The biggest source of growth in demand for gold in Q4 was investment. Identifiable investment demand reached 399 tonnes, up from 141 tonnes in Q4 2007, a rise of 182%. The main source of this increase was net retail investment, which rose 396% from 61 tonnes in Q4 2007 to 304 tonnes in Q4 2008. The most dramatic surge was in Europe, where bar and coin demand increased from just 9 tonnes in Q4 2007 to 114 tonnes in Q4 2008, a 1,170% increase. ETF holdings broke new records during the quarter. Although the net quarterly inflow was down from the level of the previous quarter, the growth rate on Q4 2007 was a strong 18%.

Total demand in India, the world’s largest gold market, in the fourth quarter was up 84% in tonnage terms, led by a very strong 107% rise in jewelry demand, underpinned by investment attributes of gold. This phenomenon has to be set against a very weak Q4 2007, however. Total gold demand in Greater China in Q4 was resilient to the global turmoil. Total off-take was up 21% on the same period last year, with investment the main contributor to growth but jewelry demand also holding up well.

Investment demand in Thailand soared during the quarter, from a net outflow of 8 tonnes in Q4 2007 to a net inflow of 21 tonnes in Q4 2008. As with many other parts of the region, this turnaround was underpinned by safe haven buying.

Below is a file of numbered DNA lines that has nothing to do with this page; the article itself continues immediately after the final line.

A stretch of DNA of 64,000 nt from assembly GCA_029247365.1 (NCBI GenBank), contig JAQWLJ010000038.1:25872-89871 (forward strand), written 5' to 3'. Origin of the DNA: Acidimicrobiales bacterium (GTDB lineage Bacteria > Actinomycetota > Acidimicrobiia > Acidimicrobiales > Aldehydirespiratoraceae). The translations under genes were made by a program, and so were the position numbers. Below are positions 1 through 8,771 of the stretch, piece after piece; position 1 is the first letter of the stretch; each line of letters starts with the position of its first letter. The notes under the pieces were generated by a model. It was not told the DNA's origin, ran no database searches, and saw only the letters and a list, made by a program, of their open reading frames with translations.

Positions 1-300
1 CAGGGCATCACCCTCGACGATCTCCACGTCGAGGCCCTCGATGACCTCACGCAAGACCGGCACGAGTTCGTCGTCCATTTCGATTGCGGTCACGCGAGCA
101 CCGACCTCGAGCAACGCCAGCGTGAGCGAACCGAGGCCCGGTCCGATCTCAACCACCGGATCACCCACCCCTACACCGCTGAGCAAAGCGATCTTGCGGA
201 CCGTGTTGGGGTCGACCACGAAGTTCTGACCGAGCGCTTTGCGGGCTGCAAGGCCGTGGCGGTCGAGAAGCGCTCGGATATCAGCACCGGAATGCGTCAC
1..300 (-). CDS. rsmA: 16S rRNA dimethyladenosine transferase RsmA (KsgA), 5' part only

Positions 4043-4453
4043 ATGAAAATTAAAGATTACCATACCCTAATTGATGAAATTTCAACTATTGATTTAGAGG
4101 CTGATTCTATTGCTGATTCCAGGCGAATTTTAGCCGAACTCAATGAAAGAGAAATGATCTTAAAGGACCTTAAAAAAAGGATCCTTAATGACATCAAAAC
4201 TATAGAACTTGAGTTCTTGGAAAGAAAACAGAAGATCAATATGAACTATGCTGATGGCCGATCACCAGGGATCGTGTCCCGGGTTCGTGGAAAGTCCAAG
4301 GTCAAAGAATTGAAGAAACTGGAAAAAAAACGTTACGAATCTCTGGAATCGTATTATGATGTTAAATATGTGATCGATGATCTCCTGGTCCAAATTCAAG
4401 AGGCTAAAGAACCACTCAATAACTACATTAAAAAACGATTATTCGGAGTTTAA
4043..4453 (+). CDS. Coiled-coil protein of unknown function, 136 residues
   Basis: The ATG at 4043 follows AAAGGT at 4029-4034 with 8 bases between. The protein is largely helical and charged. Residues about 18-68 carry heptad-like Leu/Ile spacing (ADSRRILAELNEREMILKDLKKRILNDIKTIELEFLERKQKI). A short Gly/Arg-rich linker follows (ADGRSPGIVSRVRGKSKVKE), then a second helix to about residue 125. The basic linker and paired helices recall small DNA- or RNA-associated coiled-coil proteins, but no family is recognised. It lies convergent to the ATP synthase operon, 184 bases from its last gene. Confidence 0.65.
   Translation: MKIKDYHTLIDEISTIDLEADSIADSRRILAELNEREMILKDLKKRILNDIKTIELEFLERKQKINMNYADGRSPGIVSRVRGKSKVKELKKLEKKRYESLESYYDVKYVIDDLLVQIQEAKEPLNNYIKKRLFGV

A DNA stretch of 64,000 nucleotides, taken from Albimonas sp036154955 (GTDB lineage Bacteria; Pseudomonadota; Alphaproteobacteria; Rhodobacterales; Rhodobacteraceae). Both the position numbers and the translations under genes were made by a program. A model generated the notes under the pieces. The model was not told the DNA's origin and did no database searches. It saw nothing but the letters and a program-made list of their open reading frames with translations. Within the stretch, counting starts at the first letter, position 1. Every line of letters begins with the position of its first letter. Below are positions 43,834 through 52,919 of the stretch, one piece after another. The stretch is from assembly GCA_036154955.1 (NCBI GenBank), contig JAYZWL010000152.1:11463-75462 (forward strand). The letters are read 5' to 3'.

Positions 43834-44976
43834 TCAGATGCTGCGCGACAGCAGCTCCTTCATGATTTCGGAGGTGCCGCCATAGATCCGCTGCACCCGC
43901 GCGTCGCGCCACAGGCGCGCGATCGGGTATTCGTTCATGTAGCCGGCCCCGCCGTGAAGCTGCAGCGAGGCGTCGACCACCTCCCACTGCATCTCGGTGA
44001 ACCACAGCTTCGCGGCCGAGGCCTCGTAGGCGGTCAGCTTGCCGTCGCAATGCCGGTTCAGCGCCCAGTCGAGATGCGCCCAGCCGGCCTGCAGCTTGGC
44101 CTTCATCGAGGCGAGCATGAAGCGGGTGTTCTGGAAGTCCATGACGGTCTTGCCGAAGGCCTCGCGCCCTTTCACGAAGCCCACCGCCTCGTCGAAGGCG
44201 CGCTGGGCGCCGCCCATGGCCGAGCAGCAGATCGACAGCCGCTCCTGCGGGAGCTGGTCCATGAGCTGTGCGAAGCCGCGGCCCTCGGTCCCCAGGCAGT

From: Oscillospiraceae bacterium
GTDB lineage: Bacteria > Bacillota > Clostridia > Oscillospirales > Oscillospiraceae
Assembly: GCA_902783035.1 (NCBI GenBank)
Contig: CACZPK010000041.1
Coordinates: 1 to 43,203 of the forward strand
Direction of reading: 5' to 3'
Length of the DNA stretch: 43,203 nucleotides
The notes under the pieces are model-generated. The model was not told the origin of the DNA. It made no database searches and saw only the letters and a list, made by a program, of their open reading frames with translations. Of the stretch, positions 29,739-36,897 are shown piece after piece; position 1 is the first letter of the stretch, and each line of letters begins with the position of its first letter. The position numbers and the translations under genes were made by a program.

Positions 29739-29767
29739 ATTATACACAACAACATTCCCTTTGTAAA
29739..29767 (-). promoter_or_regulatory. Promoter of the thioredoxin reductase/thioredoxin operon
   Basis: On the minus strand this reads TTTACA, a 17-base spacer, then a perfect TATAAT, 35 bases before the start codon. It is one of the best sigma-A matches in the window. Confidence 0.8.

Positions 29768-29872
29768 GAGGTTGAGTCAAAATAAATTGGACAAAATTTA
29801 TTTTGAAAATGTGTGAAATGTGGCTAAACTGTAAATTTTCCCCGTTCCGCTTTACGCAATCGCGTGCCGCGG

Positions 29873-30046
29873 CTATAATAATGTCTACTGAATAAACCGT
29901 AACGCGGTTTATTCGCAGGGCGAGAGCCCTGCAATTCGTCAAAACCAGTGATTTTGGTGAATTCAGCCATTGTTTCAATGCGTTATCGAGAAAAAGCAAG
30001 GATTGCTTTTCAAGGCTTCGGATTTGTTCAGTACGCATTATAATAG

Demand in the Middle East in Q4 2008 was up 1% on year earlier levels, with the strong growth in the bar and coin market (up 139%) offset by 7% decline in jewelry demand, which makes up 90% of the market in this region. A combination of gold price volatility, a sharp fall in the local currency, and exchange rate uncertainty led to a 59% fall in overall gold demand in Turkey in the fourth quarter.

In the United States, the deteriorating economic conditions produced a mix result for gold demand. Fourth quarter jewelry demand was down 35% as consumer spending plummeted. In stark contrast demand for gold bars and coins rocketed by 370% in Q4, representing 35 tonnes of gold.

Gold supply in Q4 was up 5% relative to year-earlier levels and year-on-year, declined 1%. Slightly lower mine production, higher levels of scrap and lower levels of gold producer de-hedging, were partly offset by lower net central bank sales in Q4 2008, which totaled 71 tonnes, down from 97 tonnes in Q4 2007.

The full 2008 Q4 and Full Year Gold Demand Trends report can be viewed at:


Notes to Editors:

World Gold Council

The World Gold Council (WGC), a commercially-driven marketing organisation, is funded by the world’s leading gold mining companies. A global advocate for gold, the WGC aims to promote the demand for gold in all its forms through marketing activities in major international markets. For further information visit www.gold.org.


GFMS Ltd is an independently owned precious metals consultancy, specialising in research into the global gold, silver, platinum and palladium markets. GFMS is based in London, UK, but has representation in Australia, China, India and Russia, and a vast range of contacts and associates across the world. For further information visit www.gfms.co.uk.